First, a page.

Iranian ships circumventing sanctions seen as vectors for COVID-19 outbreaks

By Waleed Abu al-Khair


A man stands along a beach as tanker ships are seen in the waters of the Gulf of Oman off the coast of the eastern UAE emirate of Fujairah in 2019. [GIUSEPPE CACACE / AFP]

The Islamic Revolutionary Guard Corps (IRGC) has flouted international sanctions imposed on Iran to ship oil, with catastrophic consequences for the Iranian economy and potentially for the region's public health, say analysts.

The covert arrival and departure of Iran-linked vessels at key ports in the region, including the Emirati hub of Fujairah, have fuelled speculation and fears that the ships' crews may be contributing to the spread of the coronavirus.

A number of provinces in southern Iran, where key ports are situated, are in red or orange zones owing to COVID-19 outbreaks.

Doctors have observed several strains of the novel coronavirus among patients in Khuzestan, according to health officials in the province.


Shahid Rajaee Port in Iran's Hormozgan province is reportedly used by the IRGC for smuggling oil and goods. [IRNA]


Hospitals in many Iranian provinces, especially southern ones, are overwhelmed with the number of COVID-19 patients amid a surge in the number of patients infected with newer variants. [IRNA]

Earlier this week, Iran's Health Ministry reported that Hormozgan province has seen a 50% increase in COVID-19 hospitalisations over the past week.

Last year, at the height of the coronavirus pandemic, the Iranian regime tasked the IRGC with managing the outbreak, allocating it large amounts of money.

The Iranian government and the IRGC have faced widespread criticism for their mismanagement of the pandemic and for their discriminatory and chaotic vaccine administration strategies.

Their failure to prevent the further spread of the virus and the disorderly and discriminatory distribution of vaccines have been a source of concern in the region, as oil tankers and freighters leave Iranian ports.

Circumventing sanctions

Iran's southern ports "are of strategic importance to the IRGC", said Iranian human rights activist Haider Hameedi.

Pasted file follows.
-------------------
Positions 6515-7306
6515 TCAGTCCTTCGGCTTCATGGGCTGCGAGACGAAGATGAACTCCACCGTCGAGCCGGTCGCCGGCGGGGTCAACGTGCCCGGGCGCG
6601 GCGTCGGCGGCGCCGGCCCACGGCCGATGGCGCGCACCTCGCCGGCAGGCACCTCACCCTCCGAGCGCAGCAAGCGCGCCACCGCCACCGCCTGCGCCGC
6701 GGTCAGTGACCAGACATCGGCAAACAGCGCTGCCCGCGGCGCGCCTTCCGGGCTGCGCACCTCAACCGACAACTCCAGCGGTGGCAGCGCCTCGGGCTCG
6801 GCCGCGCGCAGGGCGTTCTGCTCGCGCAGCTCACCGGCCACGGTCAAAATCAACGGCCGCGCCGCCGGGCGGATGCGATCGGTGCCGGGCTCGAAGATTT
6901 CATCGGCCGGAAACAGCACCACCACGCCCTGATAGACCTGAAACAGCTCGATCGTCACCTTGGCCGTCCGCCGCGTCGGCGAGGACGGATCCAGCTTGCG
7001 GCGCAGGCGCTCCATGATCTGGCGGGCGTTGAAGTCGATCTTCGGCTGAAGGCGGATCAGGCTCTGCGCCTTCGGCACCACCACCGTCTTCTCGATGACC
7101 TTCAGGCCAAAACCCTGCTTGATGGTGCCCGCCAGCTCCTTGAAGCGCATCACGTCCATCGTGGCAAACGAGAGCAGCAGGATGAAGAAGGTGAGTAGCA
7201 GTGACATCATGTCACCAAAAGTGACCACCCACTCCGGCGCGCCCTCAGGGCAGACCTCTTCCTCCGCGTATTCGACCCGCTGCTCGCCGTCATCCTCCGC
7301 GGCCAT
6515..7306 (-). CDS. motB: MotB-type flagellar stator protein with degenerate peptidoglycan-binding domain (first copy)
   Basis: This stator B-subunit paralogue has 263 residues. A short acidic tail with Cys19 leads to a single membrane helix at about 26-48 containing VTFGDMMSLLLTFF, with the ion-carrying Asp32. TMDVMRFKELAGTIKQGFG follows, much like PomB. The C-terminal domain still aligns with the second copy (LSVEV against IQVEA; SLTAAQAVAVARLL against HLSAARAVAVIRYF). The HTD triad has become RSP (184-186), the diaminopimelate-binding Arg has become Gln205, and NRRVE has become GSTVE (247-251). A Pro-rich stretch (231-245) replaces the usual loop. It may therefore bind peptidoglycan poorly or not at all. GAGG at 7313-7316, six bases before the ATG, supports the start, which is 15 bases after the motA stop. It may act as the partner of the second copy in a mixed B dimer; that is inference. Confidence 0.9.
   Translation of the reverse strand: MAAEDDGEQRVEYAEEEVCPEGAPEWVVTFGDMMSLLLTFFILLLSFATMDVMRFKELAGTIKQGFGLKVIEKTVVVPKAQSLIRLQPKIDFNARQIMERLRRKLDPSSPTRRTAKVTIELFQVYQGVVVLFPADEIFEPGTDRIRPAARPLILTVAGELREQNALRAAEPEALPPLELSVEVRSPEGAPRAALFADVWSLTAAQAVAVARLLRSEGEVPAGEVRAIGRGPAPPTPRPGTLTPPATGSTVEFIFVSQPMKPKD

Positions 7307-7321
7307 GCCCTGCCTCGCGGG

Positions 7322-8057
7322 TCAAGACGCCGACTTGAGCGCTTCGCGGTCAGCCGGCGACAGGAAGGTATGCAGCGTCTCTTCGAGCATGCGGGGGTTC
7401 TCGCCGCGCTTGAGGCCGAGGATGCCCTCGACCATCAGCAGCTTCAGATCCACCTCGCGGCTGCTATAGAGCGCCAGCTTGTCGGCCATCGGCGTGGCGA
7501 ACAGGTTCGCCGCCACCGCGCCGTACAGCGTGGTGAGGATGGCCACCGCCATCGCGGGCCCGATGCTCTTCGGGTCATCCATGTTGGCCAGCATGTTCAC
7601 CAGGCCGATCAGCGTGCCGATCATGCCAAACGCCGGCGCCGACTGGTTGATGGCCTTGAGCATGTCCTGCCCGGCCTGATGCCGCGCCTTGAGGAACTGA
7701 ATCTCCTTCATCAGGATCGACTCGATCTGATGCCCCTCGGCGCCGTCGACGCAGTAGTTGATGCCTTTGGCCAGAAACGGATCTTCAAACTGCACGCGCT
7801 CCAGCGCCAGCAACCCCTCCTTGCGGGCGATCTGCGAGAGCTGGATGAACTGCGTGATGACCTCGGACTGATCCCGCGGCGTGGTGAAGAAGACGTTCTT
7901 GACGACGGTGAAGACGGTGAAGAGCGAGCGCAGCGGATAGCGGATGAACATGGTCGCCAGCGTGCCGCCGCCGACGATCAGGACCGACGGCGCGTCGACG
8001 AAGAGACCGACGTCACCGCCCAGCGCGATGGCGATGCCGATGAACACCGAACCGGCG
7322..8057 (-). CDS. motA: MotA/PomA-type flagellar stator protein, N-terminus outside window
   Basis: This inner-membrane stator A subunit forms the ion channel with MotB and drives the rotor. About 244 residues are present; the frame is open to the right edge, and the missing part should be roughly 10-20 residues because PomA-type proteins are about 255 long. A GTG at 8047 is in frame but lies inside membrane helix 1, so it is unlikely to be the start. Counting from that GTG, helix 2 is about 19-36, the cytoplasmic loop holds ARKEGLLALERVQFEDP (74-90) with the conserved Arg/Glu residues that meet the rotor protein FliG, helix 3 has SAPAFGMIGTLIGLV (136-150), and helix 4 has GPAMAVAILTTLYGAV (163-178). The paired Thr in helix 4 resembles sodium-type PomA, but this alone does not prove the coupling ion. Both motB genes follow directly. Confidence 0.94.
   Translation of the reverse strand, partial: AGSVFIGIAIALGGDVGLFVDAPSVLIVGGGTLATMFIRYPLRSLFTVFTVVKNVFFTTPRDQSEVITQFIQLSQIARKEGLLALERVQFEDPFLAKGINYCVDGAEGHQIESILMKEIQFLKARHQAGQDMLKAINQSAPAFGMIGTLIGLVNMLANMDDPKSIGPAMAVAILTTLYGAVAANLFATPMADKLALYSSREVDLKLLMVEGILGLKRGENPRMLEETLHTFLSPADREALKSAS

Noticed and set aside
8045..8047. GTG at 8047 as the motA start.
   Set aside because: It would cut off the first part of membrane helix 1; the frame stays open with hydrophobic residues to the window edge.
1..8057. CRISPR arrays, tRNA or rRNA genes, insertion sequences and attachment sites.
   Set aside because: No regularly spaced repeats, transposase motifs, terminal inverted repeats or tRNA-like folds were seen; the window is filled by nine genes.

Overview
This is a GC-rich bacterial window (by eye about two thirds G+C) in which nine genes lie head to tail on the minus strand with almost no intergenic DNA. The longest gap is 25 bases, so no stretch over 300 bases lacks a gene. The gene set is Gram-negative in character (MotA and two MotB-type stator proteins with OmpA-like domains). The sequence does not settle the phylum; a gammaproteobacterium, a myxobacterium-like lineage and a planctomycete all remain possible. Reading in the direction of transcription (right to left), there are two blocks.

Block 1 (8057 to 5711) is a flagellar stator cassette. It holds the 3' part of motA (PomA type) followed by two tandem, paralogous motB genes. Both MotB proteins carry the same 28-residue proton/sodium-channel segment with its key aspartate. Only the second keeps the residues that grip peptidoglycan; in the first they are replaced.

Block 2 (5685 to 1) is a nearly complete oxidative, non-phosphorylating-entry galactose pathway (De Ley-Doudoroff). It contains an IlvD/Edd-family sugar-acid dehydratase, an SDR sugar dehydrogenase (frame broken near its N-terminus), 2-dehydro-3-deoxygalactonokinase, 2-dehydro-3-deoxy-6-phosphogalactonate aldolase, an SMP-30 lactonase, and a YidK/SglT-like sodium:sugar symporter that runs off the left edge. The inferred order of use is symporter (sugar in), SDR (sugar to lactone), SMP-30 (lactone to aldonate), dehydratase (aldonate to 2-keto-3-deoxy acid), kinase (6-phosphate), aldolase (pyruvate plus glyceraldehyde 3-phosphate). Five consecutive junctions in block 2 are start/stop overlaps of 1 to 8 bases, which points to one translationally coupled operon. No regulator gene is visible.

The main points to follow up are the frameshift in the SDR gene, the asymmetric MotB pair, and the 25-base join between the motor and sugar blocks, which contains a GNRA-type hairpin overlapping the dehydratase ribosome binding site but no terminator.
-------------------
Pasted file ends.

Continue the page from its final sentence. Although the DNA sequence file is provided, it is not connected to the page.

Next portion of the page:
"They are the conduits through which it smuggles oil and other material, without adhering to preventive measures in order to limit the spread of the pandemic," he said.

Iran has succeeded in circumventing sanctions on its oil using a range of evasive tactics to funnel oil to buyers in China, Syria, Venezuela and elsewhere, according to a May 11 report by the Middle East Institute (MEI).

"The Gulf's complex regional oil market has facilitated these tactics," it said. "Iran has cleverly exploited the Gulf's crowded shipping lanes and labyrinths of production facilities and trading hubs to obfuscate and conceal the origin of its oil."

Its methods include ship-to-ship transfers and the blending of Iranian crude cargoes with bulk cargoes of other countries, the MEI report said.

Iran also controls vessels that operate under the flags of other countries.

Last August, four vessels, among them the Ekaterina, were stripped of their flags following an investigation into allegations they secretly transported Iranian oil in defiance of sanctions, according to the Vesseltracker website.

"The ships all made covert visits to Iranian waters in 2020 where they collectively picked up millions of barrels of oil," Vesseltracker said.

"The trips were part of a complex operation performed by Iranian and foreign vessels, in which ships manipulated their tracking data to hide their involvement in flouting US sanctions," it said.

Links to Quds Force

The National Iranian Oil Company, Iran's Petroleum Ministry and the National Iranian Tanker Company (NITC) are under US sanctions, along with multiple front companies, subsidiaries and executives affiliated with those organisations.

All three have been linked to the IRGC's Quds Force, which the United States has designated as a terrorist organisation.

NITC has been entirely controlled by IRGC-owned or -affiliated businesses for more than a decade, according to Fathi al-Sayed, an Iranian affairs specialist at the Middle East Centre for Regional and Strategic Studies.

"Consequently, the general policy of this company is in line with the IRGC's aims and plans, especially with regard to financing, circumvention of international sanctions and smuggling of goods," he said.

"This policy has deepened Iran's political predicament, increased its isolation regionally and internationally, and exacerbated the financial crisis afflicting the Iranian treasury," he added.

"The Islamic Republic of Iran Shipping Line (IRISL) represents Iran's maritime fleet, with subsidiaries operating under its banner that own numerous ships, totaling more than 100 containers and oil tankers," al-Sayed said.

The most notable of these subsidiaries are Khazar, al-Fajr and the Iranian-Indian Company, he said.

The IRISL also is under sanctions imposed by the US Treasury.

"Their reckless violation of ... the sanctions will expose them to additional sanctions, which will exacerbate the financial crisis the Iranian economy is experiencing," he said.

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